Salome- Also known as St. Mary Salome, one of three women present at the crucifixion, and Mary’s midwife. Incidentally, she is also the wife of Zebedee. What do we think about the usability of Salome, given the more famous one who cut off John the Baptist’s head?
Felix- “Happy”; St. Felix became the first Bishop of Como, Italy in 390. An enduring choice that hits all the right notes for modern parents.
Junipero- From the island of Majorca, Miguel Jose Serra took the name of Junipero when he became a Franciscan monk in 1730. He went on to teach philosphy and theology in Padua, Italy, and then became a leading missionary in Mexico. All you Junipers out there have a saint as your namesake.
Otto- German, “wealth, fortune”; 11th century Bishop of Bamberg who preached peace and led a humble existence under Henry IV and Henry V. Otto is gaining steam in urban areas, yet for now remains remarkably rare for how cool he looks.
Anatolius- Fifth century patriarch of Constantinople, a miracle worker and a fighter of heretics. While Anatolius might be a bit much to wrap your mouth around, try Anatole.
Hyacinth- Meaning is for a flower of the same name. Emporer Trajan’s chamberlain, she starved to death when imprisoned and given only meat that had been blessed for pagan. If you can get over Hyacinth Bucket, this would make a refreshing choice. If you cannot disassociate with that kooky character, try Jacinta instead.
Thomas- A devout apostle, Thomas became known as “doubting Thomas” for his skepticism regarding Christ’s resurrection. Like Peter and Paul, Thomas is a classic that deserves a bit of resurrecting himself.
Above: The Visitation by Ghirlandaio (Salome pictured here)
April 28th, 2009
Casilda. Macaria. Brychan. Ruadan.
This list is full of new discoveries for me, and I hope for you as well. If you find “this week’s” saints’ post to be a little long, it is because I’ve been a bad girl and have not kept to my Sunday ritual of posting. Sometimes they overwhelm, but I promise to keep being diligent and bang these puppies out as often as I can!
Any you would use?
Brychan- Welsh, “speckled.” King of Wales, notable for having 24 children, all of whom were saints. Visually, he’s connected to popular choices like Bradon and Bryson. Yet this is a venerable old classic that hasn’t gotten much attention. With this name, your son would fit right in, and have a long history of which to be proud.
Finnian / Finan- Old Irish, “white.” 6th century disciple of St. Brendan, he founded a monastery in Kinitty, Offaly, Ireland. Finan is yet another one of many innumerable ways to get to the newly hot Finn.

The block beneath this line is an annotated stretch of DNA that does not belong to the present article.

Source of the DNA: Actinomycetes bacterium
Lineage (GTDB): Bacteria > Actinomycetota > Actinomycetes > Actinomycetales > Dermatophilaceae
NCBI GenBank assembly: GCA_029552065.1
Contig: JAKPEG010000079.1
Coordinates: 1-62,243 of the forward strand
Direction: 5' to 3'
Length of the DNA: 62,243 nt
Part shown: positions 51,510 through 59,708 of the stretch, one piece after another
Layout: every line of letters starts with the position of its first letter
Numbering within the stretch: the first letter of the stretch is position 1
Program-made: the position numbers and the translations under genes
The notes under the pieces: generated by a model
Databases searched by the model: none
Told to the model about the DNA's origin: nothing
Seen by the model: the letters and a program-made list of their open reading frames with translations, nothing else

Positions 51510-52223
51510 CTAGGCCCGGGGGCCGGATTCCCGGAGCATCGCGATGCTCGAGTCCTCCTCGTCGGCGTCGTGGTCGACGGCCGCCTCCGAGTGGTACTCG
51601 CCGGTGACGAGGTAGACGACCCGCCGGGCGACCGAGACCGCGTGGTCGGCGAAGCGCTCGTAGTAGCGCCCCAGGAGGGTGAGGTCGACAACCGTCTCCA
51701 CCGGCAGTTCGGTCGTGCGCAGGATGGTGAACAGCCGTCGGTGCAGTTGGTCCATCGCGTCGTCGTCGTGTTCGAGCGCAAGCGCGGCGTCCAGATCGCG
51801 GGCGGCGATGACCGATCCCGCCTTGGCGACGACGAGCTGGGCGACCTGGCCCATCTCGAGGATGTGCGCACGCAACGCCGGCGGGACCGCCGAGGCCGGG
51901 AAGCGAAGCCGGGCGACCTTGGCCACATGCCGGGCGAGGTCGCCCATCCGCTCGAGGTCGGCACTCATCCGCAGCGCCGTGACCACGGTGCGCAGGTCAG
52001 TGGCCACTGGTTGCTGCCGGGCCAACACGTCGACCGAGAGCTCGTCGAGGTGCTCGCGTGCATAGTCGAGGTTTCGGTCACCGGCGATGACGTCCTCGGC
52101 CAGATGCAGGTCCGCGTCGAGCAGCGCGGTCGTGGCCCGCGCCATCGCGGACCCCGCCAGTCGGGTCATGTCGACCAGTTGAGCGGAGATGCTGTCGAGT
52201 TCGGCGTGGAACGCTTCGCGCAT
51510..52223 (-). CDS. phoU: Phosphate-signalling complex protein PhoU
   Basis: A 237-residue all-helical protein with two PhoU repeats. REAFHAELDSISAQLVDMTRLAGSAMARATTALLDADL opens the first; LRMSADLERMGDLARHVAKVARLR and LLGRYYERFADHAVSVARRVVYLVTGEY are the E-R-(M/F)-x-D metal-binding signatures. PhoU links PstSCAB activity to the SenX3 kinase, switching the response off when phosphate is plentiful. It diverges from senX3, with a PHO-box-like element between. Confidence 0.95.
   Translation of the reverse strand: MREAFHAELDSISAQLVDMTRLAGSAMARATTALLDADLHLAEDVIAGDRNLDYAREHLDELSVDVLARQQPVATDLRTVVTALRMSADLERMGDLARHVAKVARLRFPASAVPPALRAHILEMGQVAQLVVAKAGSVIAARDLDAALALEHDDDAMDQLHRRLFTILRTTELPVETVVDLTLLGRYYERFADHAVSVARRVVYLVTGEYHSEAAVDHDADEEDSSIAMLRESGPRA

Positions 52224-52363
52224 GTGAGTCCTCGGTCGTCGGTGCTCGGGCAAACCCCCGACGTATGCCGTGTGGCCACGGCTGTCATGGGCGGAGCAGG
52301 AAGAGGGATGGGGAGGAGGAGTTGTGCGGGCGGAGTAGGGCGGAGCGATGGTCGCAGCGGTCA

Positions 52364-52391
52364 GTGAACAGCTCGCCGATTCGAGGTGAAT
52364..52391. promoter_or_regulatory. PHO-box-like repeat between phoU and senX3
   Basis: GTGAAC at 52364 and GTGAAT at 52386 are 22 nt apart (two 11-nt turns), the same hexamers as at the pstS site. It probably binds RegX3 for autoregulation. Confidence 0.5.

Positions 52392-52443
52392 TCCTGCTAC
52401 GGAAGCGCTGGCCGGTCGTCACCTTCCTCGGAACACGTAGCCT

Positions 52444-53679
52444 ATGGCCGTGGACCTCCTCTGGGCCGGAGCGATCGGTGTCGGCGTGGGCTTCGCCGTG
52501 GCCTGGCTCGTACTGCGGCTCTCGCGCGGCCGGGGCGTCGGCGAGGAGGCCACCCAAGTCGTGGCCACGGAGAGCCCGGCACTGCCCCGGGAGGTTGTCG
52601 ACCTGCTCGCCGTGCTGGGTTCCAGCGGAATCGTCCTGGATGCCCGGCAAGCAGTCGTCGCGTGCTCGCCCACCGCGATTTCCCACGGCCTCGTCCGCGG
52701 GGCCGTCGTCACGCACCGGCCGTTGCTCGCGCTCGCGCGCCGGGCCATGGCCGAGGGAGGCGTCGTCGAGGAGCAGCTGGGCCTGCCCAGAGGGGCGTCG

Januarius, Maxima, and Macaria- African martyrs killed together by Romans. Maxima- Latin, “greatest.” Macaria- Greek, “blessed, happy.” Macaria has great potential, while Maxima’s meaning might be too much. It’s working for the Dutch princess though. January might be more portable than Januarius, and could be worn on a boy or a girl. A girl is going to have an easier time of it though.
Casilda- Latin “dwelling place.” 11th century hermitess from Toledo, Spain. Gorgeous, no?
Apollonius- Greek, derived from Apollo, god of sun, medicine, music, and poetry. Egyptian martyr persecuted by Emperor Diocletian for being a Christian. He and his convert, Philemon, were sewn shut into sacks and thrown into the sea to drown. Apollonius is a lot to carry on a modern child. Sneak this one in the middle or choose one of its derivations.
Gemma- Latin, “Precious stone.” Gemma Galgani lived most of her life very ill. She had many visions and a passionate spiritual life, but her health prevented her from being admitted to a nunnery. She received the stigmata several times, and died in 1903. The Gemma love has yet to take over this country. Be one of the first to choose it for your precious jewel.
Vissia- Ancient Roman. Virgin and martyr persecuted under Emperor Trajan in Italy. Vissia’s a snazzy choice for a young lady or a fictional character. It’s got style, spice, and a bit of bite.
Caradoc- Welsh, “beloved.” Never formally canonized, but believed to be celebrated as a saint from the thirteenth century onward. Welsh harpist who played for Prince Rhys in South Wales. He is buried at St. David’s Cathedral, and his remains were long believed to be those of St. David. The prefix here leans feminine in modern times, but Caradoc may have its day.
Lydwine- Scandinavian, “people’s friend.” Dutch patron saint of the sick, she suffered multiple illnesses throughout her life. Accompanying the illnesses were visions of heaven and hell which she believed were sent from God. Could be quite lovely. Try also Lydwina.
Ruadan- Gaelic, “red-haired.” A disciple of St. Finian, he was one of the twelve apostles of Ireland. He established the monastery of Lothra in Tipperary. Kind of yummy, no?
Bernadette- French, Old German, “brave bear.” During her life, she received many visions from the Virgin Mary herself. The Holy Mother told her to dig a spring in Lourdes, France, where people migrate for its healing miracles. Wonder if Bernadette made Madge’s short list?
Elias- Greek and Hebrew, “the lord is my god.” A Spanish ninth century priest from Cordoba who was martyred alongside St. Paolo and St. Isidro, patron of Madrid. You say “eh-LIE-us”, and I say “eh-LEE-us.” This has been a friend’s experience with the name, but I would love to see it used a *bit* more.
Agia- Benedictine woman who made the decision with her husband, St. Hidulphus, to part ways and join in the service of God. She became a nun, he a monk. Almost reminiscent of the Aegean sea.
Timon- Greek, “respect.” One of the Seven Deacons mentioned in the Bible who helped the Nazarenes in first century Jerusalem. Proximity to Simon and Timothy aside, I’m liking this one. ”Tee-MOHN.”
Agnese- Greek, “chaste.” An extremely important Tuscan saint, particularly in Montepulciano. She entered a convent at age 9, and became head of another at 15. She had multiple visions which included holding baby Jesus in her hands, and receiving communion from an angel. Pronounced “ahn-YAY-zay” more or less, try to think of this one as gorgeous rather than fugly. Not convinced yet? You need to hear an Italian say it.